The bodies were lined up in neat ranks. The idea was to stop you from noticing that they used to be human by piling them with all the efficiency of lumber in a yard. Someone, somewhere had taken the time to issue an order about it. Someone who’d never walked amongst the dead. A poultice for their own guilt probably, before they moved on to giving the orders that kept the corpses coming. Pointless, he thought, although he couldn’t blame them for trying.
Truth was though that he himself had long since stopped seeing them as anything to do with life. Even when they were walking and talking, before he and the others had played their brutal part. No, they were inert weight the second they stumbled into his world. Talking blocks of some vaguely human substance. Novel, almost, in their sorry impersonation of real people.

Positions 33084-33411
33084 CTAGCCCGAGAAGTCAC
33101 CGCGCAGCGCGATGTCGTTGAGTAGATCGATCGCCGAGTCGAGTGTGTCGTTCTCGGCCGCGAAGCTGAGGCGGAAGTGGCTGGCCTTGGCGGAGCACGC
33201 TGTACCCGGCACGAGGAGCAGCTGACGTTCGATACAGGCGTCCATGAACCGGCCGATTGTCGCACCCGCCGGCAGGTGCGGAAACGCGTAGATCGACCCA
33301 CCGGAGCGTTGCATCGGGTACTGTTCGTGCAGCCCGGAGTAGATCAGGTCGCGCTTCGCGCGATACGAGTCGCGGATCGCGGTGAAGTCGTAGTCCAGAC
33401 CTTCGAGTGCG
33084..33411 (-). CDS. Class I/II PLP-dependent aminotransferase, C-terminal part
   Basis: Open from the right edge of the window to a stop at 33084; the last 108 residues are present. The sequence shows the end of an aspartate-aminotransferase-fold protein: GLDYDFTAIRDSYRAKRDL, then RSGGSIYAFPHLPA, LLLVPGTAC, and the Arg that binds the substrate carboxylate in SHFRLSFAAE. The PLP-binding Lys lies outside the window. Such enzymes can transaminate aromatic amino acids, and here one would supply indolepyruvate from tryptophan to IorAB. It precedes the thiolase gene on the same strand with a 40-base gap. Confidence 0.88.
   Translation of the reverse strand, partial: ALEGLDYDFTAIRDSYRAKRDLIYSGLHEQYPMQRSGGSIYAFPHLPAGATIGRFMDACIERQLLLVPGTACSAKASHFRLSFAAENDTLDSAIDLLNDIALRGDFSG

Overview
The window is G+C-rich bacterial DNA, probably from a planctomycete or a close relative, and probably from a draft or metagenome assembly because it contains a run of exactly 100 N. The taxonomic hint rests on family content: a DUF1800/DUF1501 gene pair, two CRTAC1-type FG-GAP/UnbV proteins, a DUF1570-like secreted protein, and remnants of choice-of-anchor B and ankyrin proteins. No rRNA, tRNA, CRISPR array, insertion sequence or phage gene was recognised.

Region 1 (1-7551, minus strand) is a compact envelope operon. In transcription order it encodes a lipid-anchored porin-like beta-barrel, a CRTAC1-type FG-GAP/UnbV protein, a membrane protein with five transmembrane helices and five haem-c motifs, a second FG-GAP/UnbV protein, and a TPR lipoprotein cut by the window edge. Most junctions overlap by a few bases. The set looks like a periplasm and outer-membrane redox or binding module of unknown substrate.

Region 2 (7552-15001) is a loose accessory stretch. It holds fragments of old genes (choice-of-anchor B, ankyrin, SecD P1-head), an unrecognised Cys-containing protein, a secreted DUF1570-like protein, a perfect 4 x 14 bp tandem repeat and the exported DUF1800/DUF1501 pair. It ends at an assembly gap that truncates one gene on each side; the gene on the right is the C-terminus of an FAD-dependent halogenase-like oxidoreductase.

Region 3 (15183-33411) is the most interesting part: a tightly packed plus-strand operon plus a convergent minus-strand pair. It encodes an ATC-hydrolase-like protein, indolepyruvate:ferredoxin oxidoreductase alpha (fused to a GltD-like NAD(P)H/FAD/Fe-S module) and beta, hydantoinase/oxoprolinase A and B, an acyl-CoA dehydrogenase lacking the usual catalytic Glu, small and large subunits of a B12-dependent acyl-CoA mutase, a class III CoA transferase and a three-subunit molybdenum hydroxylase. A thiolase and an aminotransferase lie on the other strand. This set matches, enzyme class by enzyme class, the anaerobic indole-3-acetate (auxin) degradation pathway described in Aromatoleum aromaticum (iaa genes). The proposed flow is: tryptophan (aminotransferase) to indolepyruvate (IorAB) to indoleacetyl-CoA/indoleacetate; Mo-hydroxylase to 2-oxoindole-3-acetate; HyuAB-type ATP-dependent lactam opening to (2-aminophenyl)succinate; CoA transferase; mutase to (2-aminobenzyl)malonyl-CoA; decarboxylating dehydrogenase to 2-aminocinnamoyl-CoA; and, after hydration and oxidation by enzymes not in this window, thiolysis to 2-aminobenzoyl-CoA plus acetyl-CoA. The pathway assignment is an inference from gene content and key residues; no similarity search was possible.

In a way that was a sad thought. Or had been, or should have been. Certainly once upon a time he’d felt something for them. Pity, or perhaps guilt. But those were just words, words which belonged to a different version of himself. Just as most of what he remembered of life did these days. The new him, the one who seemed to see things so much more clearly, had far fewer possessions to cling to. An arm of tired muscles, a blistered hand and a knife to grip. All united for the simple duty which he had made his own. Or which had made him it’s own, one of the two.
It was clean living, he vaguely thought as someone else set about shifting the dead to ready dug pits. He had found peace, the sort monks and eccentrics daydreamed about. Like the corpse bearers, like everyone else here save for the dead, he had found clarity in one action. Enlightenment, they called it.
But that was a thought of his old self sneaking in. He had to catch it before he started to slip back into chaos. One arm of muscles, one blistered hand, one knife to grip. That was him.
They were bringing more over.
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